Each of these projects have different purpose but they all have the underlying goal of ocean restoration and protection. Although many of these projects are focussed on a specific topic like kelp or albatross, they also provide a focus for some of the really complex issues facing the ocean. The albatross for example has become a symbol for NZ’s seabirds, 90% of Aotearoa’s seabirds are threatened with extinction. It’s shocking.
Dr Emma Carroll’s research into the southern right whale is another great example. These whales are known to be a sentinel species of the ocean, meaning there is a strong connection between the health of the ocean and their breeding patterns. If these whales don’t have enough to eat or if they burn more energy traveling further to find food, then they will have babies less often, slowing population recovery rates down.
The whales are excellent sources of carbon capture, The International Monetary Fund (IMF) estimates each whale sequesters 30 tonnes of CO2. They also fertilise phytoplankton which also capture carbon - a 1% increase in phytoplankton would be the equivalent to the appearance of 2 billion mature trees! By looking after the whales and encouraging their population growth we are inadvertently helping in the race against climate change.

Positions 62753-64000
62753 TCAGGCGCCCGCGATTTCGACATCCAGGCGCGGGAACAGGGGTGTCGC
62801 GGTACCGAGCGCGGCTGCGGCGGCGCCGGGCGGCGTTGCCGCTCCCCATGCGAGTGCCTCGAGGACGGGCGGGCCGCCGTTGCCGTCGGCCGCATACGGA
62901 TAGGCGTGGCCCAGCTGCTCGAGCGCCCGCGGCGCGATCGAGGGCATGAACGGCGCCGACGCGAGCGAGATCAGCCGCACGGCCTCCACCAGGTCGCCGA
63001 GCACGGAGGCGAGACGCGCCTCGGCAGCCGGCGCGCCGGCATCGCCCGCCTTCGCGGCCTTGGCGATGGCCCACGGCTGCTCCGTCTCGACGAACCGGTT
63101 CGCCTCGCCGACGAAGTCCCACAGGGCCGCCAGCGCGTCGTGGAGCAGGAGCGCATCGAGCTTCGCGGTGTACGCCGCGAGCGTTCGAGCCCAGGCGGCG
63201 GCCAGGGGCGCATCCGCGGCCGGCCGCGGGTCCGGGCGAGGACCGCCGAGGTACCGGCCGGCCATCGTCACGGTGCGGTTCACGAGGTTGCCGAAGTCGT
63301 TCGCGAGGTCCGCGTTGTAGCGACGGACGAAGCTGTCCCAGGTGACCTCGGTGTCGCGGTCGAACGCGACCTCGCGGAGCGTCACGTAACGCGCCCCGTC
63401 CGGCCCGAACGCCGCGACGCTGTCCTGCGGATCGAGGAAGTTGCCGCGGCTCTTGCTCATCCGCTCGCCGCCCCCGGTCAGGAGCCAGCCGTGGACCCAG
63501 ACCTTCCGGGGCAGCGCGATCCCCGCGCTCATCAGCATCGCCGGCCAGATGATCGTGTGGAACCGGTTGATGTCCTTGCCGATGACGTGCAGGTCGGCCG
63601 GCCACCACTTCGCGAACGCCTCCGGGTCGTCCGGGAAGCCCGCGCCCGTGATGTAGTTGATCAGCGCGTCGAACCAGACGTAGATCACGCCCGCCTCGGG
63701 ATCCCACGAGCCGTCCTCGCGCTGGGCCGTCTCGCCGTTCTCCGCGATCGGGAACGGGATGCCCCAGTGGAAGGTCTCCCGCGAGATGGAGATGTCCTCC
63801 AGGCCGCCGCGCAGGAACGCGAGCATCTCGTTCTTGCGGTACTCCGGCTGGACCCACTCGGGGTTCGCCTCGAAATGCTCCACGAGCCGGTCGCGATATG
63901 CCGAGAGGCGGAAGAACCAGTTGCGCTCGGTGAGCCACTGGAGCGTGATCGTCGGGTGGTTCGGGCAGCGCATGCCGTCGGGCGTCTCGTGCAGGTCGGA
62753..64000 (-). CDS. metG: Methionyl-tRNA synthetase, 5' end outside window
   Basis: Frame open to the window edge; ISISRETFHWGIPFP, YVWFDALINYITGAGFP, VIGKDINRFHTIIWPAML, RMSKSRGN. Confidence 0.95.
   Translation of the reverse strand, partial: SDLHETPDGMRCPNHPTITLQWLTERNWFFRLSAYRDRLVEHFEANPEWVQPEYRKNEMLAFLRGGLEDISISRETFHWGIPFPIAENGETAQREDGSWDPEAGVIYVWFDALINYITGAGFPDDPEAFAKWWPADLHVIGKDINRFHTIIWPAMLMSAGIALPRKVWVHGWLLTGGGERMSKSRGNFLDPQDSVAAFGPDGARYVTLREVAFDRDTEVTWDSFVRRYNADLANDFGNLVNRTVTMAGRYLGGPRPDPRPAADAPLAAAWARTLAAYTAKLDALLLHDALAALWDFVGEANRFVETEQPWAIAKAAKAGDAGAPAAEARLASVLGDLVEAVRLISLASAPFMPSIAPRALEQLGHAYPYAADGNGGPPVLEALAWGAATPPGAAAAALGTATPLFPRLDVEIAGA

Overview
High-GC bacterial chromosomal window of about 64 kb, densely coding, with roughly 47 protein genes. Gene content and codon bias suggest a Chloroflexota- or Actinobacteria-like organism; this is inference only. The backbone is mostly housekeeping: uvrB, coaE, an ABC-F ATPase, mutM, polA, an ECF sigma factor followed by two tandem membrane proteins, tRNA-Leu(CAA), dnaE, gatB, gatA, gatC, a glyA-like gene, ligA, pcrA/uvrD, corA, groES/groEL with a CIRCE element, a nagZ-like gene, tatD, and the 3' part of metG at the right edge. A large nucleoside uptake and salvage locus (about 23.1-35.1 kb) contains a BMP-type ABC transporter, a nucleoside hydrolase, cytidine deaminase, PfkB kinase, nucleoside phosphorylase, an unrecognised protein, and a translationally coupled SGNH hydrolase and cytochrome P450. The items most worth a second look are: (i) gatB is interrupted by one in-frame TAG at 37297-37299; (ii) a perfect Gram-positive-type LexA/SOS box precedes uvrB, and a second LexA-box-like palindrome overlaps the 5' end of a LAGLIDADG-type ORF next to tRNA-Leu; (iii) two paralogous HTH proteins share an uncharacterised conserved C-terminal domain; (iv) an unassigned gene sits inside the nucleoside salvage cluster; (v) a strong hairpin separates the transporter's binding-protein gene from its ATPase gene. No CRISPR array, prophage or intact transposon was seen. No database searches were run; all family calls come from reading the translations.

The ocean is a big place, what does a-day-in-the-life look like for someone involved with Live Ocean?
Every day at Live Ocean is different. We’re a small team with big ambitions so we spend a lot of time connecting with others in the ocean community, especially the scientists and innovators who are running projects we support. We work hard to bring in donations to support them and we help share their work with New Zealand and the world.
Changing the way we, as humans, interact with the ocean is one of the biggest tasks humanity currently faces. Does your team ever feel overwhelmed by the task at hand? Or does it feel like there is some pretty wonderful momentum in this sector?
It’s a real mix of both and the challenges that face the ocean are enormous and often hard to see. Issues like climate change, ocean acidification, sedimentation and over fishing are largely out of sight and are much harder to bring people around than the plastics issue (which we don’t focus on as other great organisations are doing that).